Star-Spangled Banner (arr Fillmore)
Subtitle: The Trumpeting Arrangement
Year: 1814 / 1934 / 1959 / 1973
Duration: c. 1:10
Difficulty: III (see Ratings for explanation)
Original Medium: Song
Publisher: Carl Fischer
Cost: Score and Parts – Out of print.
For availability information, see Discussion tab, above.
E-flat Soprano Clarinet
B-flat Soprano Clarinet I-II-III
E-flat Alto Clarinet
B-flat Bass Clarinet
B-flat Soprano Saxophone
E-flat Alto Saxophone I-II
B-flat Tenor Saxophone
E-flat Baritone Saxophone
B-flat Bass Saxophone
B-flat Cornet I-II-III-IV
E-flat Horn or Alto I-II-III-IV
Horn in F I-II-III-IV
(percussion detail desired)
None discovered thus far.
The Star-Spangled Banner is the national anthem of the United States. The lyrics come from "Defence of Fort M'Henry," a poem written in 1814 by the 35-year-old lawyer and amateur poet Francis Scott Key after witnessing the bombardment of Fort McHenry by British ships of the Royal Navy in the Chesapeake Bay during the Battle of Fort McHenry in the War of 1812.
The poem was set to the tune of a popular British song written by John Stafford Smith for the Anacreontic Society, a men's social club in London. To Anacreon in Heaven (or the Anacreontic Song), with various lyrics, was already popular in the United States. Set to Key's poem and renamed The Star-Spangled Banner, it would soon become a well-known American patriotic song. With a range of one octave and one fifth (a semitone more than an octave and a half), it is known for being difficult to sing. Although the poem has four stanzas, only the first is commonly sung today.
The Star-Spangled Banner was recognized for official use by the Navy in 1889, and by President Woodrow Wilson in 1916, and was made the national anthem by a congressional resolution on March 3, 1931 (46 Stat. 1508, codified at 36 U.S.C. § 301), which was signed by President Herbert Hoover.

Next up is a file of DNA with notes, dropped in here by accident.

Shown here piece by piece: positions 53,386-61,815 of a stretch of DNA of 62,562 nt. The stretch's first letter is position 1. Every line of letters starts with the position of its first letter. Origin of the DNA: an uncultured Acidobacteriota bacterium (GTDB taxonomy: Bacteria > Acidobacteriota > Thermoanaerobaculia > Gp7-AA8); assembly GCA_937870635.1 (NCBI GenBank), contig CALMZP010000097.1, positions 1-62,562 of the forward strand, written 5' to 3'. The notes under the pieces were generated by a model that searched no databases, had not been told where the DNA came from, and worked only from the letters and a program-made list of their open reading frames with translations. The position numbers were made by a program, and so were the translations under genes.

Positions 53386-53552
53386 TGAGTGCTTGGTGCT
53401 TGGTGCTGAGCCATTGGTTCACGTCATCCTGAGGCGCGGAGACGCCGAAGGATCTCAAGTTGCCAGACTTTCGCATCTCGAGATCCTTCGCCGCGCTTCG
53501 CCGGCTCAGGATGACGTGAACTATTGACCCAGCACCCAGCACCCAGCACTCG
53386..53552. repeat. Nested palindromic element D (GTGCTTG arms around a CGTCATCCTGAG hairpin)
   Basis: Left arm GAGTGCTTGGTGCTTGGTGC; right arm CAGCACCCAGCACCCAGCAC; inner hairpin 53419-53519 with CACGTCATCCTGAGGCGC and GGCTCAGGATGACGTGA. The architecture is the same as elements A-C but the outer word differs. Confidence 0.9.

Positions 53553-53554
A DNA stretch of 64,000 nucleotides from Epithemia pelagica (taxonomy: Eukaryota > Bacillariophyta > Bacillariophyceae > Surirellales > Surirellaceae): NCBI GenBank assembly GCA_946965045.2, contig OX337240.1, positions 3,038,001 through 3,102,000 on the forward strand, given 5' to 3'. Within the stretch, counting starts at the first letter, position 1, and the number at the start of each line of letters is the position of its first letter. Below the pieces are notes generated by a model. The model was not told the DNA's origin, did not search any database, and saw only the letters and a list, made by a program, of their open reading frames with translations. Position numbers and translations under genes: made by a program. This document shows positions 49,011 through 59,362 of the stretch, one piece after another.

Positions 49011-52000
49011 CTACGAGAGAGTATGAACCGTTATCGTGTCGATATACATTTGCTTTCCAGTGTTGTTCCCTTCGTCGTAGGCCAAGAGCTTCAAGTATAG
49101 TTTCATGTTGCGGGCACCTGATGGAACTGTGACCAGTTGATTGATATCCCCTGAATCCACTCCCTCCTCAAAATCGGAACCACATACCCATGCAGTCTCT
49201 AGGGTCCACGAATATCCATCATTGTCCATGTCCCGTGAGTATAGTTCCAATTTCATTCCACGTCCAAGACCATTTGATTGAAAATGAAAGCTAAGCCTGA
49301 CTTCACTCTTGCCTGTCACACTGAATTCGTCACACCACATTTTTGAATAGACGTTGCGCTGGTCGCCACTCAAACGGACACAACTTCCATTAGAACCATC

Before 1931, other songs served as the hymns of American officialdom. Hail, Columbia served this purpose at official functions for most of the 19th century. My Country, 'Tis of Thee, whose melody is identical to God Save the Queen, the British national anthem, also served as a de facto anthem. Following the War of 1812 and subsequent American wars, other songs emerged to compete for popularity at public events, among them The Star-Spangled Banner.
- Program Notes from Wikipedia
- Audio CD: Band of the United States Air Force Reserve - 2006
None discovered thus far.
To submit a performance please join The Wind Repertory Project
- New Orleans (La.) Concert Band (Charles Taylor, conductor) – 4 July 2018
- Milwaukee (Wisconsin) American Legion Band – 16 November 2014
Works for Winds by this Composer
- Patriotic Prologue/The Star-Spangled Banner (arr. Hernandez)
- Star-Spangled Banner, The (arr. Stamp) (1814/2002)
- Star-Spangled Banner, The (arr Balmages) (1814/1934/1959/2014)
- Star-Spangled Banner, The (arr Bowles) (1814/1974)
- Star-Spangled Banner (arr. Fillmore) (1814/1973)
- Star-Spangled Banner, The (arr Frackenpohl) (1814/1982)
- Star-Spangled Banner, The (arr Higgins) (1814)
- Star-Spangled Banner, The (arr Madden) (arr. Madden) (1814/1972)
- Star-Spangled Banner, The (arr Moffit) (arr. Moffit) (1814/1964)
- Star-Spangled Banner, The (arr O'Loughlin) (arr. O'Loughlin) (1814/2017)
- Star-Spangled Banner, The (arr Smith) (arr. Steve Smith) (1814/1985)
- Star-Spangled Banner (arr. William Bramwell Smith and Raymond Kirby) (1814)
- Star-Spangled Banner, The (arr Swearingen) (1814/2005)
- Star-Spangled Banner, The (arr Werle) (1814/1958?)
- Star-Spangled Banner (arr. Eric Whitacre) (1814/2018)
- Star-Spangled Banner, The (arr Williams) (1814/2004)
- Star-Spangled Banner, The (orch Sousa) (harmonized Damrosch; arr. Brion) (1814/1917/2013)
- Star-Spangled Banner, The (orch Sousa) (arr Murtha) (arr. Murtha) (1814/1918/)
- Star-Spangled Banner, The (arr Shaffer)
- Fillmore, H. (1959). Star-Spangled Banner: The Trumpeting Arrangement [score]. Carl Fischer: [s.l.].
- Star-Spangled Banner, Wikipedia